Processed-foods giants spent more than $1 million to create nutritional guidelines for a labeling system that favors their own products.
Most people don't consider chocolate popsicles, sugary cereal and bagels filled with cream cheese as healthy foods. But it's no surprise that a new labeling program underwritten by 14 major food companies--including Kellogg, Kraft and Unilever--says otherwise.
Between 2008 and 2009, the 14 corporations paid a combined $1.47 million to fund the development of Smart Choices, ...
Full Story: ...
... Smart Choices Foods: Dumb As They Look?; by Rebecca Ruiz
Shopping Tips on HealthyEats.com
A little bit of mustard, mayo, steak sauce or relish can really boost a dish. Just choose — and use — the toppers wisely.
Most condiment aisles are jam-packed with all kinds of sauces, mustards, mayos and combinations of the three, and finding healthy options can be tricky. You don’t have avoid condiments altogether. It’s all about using them wisely. ...
Full Story: Aisle by Aisle: Smart Picks For Condiments; by Dana Angelo White
Food Sustainability on The Seattle Times
Do you know your food miles? - It's the question on the lips of eco-conscious eaters: "How many food miles did the ingredients travel?" The goal is to reduce energy use and eat healthier by reducing the distance that food travels.
Your green car may get 40 miles per gallon, but how many miles per bite was your lunch?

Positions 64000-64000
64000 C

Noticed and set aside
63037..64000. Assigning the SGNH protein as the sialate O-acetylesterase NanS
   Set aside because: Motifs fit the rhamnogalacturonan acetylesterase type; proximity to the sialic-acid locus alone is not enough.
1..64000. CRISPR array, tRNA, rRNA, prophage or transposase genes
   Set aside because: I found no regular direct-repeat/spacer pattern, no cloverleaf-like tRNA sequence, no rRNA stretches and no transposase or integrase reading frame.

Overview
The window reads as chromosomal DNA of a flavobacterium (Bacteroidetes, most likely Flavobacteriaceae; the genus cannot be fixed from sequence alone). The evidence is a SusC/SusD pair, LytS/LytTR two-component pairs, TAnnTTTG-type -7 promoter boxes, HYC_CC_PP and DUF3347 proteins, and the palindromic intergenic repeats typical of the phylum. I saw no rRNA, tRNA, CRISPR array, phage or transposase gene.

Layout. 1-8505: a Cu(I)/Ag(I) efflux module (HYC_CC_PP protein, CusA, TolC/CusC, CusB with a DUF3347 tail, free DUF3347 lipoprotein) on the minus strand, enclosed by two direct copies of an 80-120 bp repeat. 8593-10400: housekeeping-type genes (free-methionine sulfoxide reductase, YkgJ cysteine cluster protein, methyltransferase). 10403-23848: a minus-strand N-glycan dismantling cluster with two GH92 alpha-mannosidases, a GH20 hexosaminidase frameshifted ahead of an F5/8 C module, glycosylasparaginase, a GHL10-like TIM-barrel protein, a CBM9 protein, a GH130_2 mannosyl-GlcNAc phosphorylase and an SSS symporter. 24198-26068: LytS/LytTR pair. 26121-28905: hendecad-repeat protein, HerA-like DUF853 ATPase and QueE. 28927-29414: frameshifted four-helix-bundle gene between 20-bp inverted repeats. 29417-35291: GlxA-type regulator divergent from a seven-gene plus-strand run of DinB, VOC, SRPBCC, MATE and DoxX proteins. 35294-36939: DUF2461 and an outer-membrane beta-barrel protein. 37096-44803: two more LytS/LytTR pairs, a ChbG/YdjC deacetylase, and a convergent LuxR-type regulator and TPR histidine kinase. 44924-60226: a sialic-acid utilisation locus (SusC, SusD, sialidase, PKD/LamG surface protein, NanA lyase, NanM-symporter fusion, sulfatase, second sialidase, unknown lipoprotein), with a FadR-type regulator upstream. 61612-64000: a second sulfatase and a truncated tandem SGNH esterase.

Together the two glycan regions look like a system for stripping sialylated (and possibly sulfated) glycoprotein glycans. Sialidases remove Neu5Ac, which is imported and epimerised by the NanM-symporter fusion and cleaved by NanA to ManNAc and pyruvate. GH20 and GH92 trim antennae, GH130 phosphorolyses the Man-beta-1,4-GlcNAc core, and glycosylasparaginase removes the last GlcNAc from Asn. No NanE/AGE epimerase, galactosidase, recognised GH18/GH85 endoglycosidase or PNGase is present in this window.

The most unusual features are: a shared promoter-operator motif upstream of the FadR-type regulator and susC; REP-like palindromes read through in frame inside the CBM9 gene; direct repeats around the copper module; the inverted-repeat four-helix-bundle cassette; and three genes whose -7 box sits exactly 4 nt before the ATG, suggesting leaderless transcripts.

"Food miles" — how far food travels from the producer to your home ...
Full Story: Eating local means figuring out your "food miles"; By Tom Watson
Food on TreeHugger.com
An op-ed piece written by Steve Brooks, the acting head of Oxfam Cymru, for the Western Mail, a Welsh paper, raises an interesting question: should we avoid fair trade goods from the developing world to help cut down on food miles? ...
Full Story: Fair trade vs. Food miles: One Welshman's View; by Eliza Barclay
More Interesting Links!
~ Home-Made Fast Food - A mother set out to see whether she could replicate her teen's favorite fast foods at home. Dude, It Adds Up; WashingtonPost.com
~ Tim Zagat: If anything, we're too positive - In an interview, Tim Zagat, founder of the Zagat dining guides, said the reviews he publishes tend to be more positive than critic reviews because they come from customers. Boston.com
~ Tweeted recipes are boiled-down treats - Maureen Evans, a 27-year-old home cook, tweets recipes from Northern Ireland, where she lives. NYTimes.com
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